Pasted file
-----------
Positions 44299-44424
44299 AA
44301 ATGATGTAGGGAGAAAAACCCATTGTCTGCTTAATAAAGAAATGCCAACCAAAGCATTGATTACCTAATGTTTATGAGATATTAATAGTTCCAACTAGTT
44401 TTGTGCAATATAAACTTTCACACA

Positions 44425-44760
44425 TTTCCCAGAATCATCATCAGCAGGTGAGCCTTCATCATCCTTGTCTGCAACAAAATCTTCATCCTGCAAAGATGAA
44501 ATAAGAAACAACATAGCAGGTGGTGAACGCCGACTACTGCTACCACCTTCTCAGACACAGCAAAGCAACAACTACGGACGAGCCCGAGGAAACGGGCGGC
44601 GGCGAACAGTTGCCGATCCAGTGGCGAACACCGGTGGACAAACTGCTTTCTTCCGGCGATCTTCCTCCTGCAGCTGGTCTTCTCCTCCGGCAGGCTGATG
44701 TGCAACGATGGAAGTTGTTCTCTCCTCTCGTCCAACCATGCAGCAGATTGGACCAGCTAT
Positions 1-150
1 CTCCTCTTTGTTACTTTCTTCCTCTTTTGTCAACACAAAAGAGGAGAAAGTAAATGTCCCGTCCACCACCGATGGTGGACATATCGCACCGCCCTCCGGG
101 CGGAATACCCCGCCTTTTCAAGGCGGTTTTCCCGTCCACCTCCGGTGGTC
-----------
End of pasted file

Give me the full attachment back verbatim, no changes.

Positions 44299-44424
44299 AA
44301 ATGATGTAGGGAGAAAAACCCATTGTCTGCTTAATAAAGAAATGCCAACCAAAGCATTGATTACCTAATGTTTATGAGATATTAATAGTTCCAACTAGTT
44401 TTGTGCAATATAAACTTTCACACA

Positions 44425-44760
44425 TTTCCCAGAATCATCATCAGCAGGTGAGCCTTCATCATCCTTGTCTGCAACAAAATCTTCATCCTGCAAAGATGAA
44501 ATAAGAAACAACATAGCAGGTGGTGAACGCCGACTACTGCTACCACCTTCTCAGACACAGCAAAGCAACAACTACGGACGAGCCCGAGGAAACGGGCGGC
44601 GGCGAACAGTTGCCGATCCAGTGGCGAACACCGGTGGACAAACTGCTTTCTTCCGGCGATCTTCCTCCTGCAGCTGGTCTTCTCCTCCGGCAGGCTGATG
44701 TGCAACGATGGAAGTTGTTCTCTCCTCTCGTCCAACCATGCAGCAGATTGGACCAGCTAT
Positions 1-150
1 CTCCTCTTTGTTACTTTCTTCCTCTTTTGTCAACACAAAAGAGGAGAAAGTAAATGTCCCGTCCACCACCGATGGTGGACATATCGCACCGCCCTCCGGG
101 CGGAATACCCCGCCTTTTCAAGGCGGTTTTCCCGTCCACCTCCGGTGGTC